Category Archives: Castle Willett

I’ve Been Working On The Railroad

Along with the neuvo faux Tannenbaum and accouterments, this year features the premiere of our under-the-tree railroad line.

No one was more surprised than I was when it actually moved, stayed (more or less) on the tracks, and went (more or less) around the tree as designed.

I’m gonna need me one of those corduroy engineer’s hats and overalls!

 

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Yes And No – December 8th

YES

I am still checking the toilet for visitors every time I lift the lid.

NO

He hasn’t come back.

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What To Take, What To Abandon

(We’re still fine – the winds of last night caused some serious problems up in northern Ventura County [35-50 miles away] and tonight the winds have kicked up down in San Diego County [80-90 miles away] but things near us seem a bit more calm. Still many schools closed for the rest of the week, still some scratchy eyes and sore throats from smoke, but that’s the worst of it. For us. For now. Things can change in an instant.)

Back in the day I used to love playing a computer simulation game called Outpost. The Earth’s going to be destroyed, you can put together one ship to go elsewhere and build a colony, and so on. Sort of like Sim City with a bit of Armageddon thrown in for kicks.

You started the game by figuring out what you want to take. It’s all a juggling act limited by mass and physics. Lots of people? Great, but you only get to take enough food and water for a month. A couple years’ food and water? Great, but you only get to take a dozen people. More seeds or more machinery? A full nuclear power plant, or a windmill (plus a lot of food and people) and hope you find a planet with wind? A set of weather and communication satellites? Or take your chances with ignorance and whatever comes over the horizon, just like the good old days?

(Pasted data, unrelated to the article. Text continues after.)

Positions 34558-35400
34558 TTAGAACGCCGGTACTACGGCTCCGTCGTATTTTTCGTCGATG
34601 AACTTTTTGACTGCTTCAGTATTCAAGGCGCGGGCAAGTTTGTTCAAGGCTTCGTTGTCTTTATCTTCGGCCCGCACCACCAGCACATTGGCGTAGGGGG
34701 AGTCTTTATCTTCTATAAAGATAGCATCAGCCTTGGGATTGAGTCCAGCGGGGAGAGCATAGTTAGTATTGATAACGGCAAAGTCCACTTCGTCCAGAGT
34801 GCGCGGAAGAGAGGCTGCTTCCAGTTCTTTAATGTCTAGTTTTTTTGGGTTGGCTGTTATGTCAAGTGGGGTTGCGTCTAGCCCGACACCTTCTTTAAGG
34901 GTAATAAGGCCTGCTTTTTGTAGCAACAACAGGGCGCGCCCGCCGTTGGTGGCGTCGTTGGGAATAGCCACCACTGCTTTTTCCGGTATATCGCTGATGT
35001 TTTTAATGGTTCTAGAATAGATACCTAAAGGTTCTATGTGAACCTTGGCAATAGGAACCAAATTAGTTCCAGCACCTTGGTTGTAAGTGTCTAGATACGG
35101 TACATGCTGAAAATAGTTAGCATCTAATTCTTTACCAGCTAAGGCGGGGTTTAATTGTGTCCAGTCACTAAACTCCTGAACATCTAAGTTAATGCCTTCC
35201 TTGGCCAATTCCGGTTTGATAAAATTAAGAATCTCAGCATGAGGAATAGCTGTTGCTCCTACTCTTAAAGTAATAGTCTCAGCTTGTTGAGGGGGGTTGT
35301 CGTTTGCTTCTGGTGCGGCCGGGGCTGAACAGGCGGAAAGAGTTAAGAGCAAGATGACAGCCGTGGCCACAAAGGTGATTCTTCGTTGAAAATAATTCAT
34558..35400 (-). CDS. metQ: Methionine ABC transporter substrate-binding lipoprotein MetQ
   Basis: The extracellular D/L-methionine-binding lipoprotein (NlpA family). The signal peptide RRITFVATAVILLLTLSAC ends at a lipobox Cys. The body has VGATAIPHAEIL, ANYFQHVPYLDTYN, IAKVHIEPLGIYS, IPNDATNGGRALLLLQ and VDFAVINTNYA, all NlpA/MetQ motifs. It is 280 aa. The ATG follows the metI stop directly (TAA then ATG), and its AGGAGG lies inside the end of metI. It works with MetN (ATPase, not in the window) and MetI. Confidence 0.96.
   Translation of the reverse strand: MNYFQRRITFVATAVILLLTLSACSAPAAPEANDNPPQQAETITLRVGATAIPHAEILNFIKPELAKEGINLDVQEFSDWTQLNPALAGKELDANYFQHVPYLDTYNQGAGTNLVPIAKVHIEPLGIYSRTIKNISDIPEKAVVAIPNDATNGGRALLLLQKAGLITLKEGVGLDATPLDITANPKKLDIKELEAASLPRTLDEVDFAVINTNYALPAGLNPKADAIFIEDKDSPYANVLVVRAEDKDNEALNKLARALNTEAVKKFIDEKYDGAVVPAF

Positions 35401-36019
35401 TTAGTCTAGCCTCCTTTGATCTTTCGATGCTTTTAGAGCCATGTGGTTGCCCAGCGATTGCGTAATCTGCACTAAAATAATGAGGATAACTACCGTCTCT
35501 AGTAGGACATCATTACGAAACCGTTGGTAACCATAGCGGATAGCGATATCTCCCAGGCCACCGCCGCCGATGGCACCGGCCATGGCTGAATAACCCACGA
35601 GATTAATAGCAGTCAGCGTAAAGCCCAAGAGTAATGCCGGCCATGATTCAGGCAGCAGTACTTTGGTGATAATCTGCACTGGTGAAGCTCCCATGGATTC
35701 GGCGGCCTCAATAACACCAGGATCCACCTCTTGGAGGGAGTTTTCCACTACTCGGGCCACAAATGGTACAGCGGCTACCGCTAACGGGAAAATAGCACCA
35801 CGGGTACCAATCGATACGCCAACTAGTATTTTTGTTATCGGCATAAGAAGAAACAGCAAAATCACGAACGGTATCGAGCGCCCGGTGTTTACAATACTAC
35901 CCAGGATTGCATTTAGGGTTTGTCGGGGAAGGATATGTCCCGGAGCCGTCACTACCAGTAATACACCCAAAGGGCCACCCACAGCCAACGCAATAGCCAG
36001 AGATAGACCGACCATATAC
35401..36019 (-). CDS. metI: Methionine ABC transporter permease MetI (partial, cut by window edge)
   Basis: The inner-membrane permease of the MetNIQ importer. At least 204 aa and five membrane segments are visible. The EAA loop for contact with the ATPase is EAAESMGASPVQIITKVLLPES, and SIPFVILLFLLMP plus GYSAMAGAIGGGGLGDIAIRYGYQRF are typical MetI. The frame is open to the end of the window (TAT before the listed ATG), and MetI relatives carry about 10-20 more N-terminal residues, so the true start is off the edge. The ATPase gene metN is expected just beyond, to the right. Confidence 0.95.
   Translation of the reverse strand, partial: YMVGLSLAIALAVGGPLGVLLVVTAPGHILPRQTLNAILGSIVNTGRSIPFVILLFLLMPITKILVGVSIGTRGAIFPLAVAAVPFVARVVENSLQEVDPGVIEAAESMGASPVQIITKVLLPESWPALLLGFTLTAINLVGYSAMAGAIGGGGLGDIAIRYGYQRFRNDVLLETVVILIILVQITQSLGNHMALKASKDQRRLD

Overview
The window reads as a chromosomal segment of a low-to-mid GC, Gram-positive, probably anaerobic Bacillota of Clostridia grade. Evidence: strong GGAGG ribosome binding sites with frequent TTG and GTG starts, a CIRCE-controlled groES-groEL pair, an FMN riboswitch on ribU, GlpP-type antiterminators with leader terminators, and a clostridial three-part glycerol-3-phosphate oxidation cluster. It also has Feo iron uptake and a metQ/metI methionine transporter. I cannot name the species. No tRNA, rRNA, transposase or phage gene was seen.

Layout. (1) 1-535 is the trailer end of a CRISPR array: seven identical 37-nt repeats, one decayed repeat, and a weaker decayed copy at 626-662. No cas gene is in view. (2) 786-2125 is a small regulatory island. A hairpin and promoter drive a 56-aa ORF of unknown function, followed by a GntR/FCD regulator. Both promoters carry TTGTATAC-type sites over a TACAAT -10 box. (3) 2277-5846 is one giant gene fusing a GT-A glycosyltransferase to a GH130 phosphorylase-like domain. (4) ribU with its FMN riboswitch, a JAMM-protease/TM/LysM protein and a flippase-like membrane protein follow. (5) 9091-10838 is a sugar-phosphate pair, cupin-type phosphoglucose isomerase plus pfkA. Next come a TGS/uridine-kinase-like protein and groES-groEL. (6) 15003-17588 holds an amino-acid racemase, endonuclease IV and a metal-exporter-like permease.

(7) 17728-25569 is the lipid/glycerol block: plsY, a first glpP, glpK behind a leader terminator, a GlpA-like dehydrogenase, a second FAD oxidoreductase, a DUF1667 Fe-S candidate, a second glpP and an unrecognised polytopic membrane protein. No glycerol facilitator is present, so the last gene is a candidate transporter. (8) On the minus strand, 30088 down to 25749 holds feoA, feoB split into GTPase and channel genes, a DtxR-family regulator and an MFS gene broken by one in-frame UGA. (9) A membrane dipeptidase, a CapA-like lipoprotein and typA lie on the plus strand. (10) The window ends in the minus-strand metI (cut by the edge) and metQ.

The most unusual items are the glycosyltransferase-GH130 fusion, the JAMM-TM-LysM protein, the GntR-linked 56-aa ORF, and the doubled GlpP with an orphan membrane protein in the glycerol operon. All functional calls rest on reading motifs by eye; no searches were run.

Last night was a bit like that.

Scenario One: You wake up at 02:34 AM with the fire department pounding on your door and the sky orange, smoky, and making it almost impossible to breathe. You have thirty seconds to get out with your life. You take…

Without preparation, you pull on clothes, take your car keys, wallet or purse, phone, maybe a briefcase that might have an iPad or other valuables in it, and you hope to get out with your car and your life.

If you’re playing the game, you do all of that and you grab that “red” box that you put by the front door with the credit cards, passports, birth certificates, death certificates, spare cash, and a few days of your medications.

Scenario Two: Same, except you have five minutes

Without preparation, you run around like a lunatic and get to safety, only to spend the rest of your life second guessing yourself, wondering why you left this and that to burn to the ground while you took clothes you hardly ever wear, a television that you could have replaced in five minutes for $300 at WalMart, and a generic set of pots and pans.

If you’re playing the game, you have a list and you’ve double checked where items on the list are and verified that they’re ready to grab and go. (If the fires are a bit closer and more likely to move in your direction, you probably have everything on the “five-minute list” in the hallway by the front door, right next to the “red” box. If the fires are really threatening, you probably put it all in the car now, just to be safe in case five minutes turns into thirty seconds.)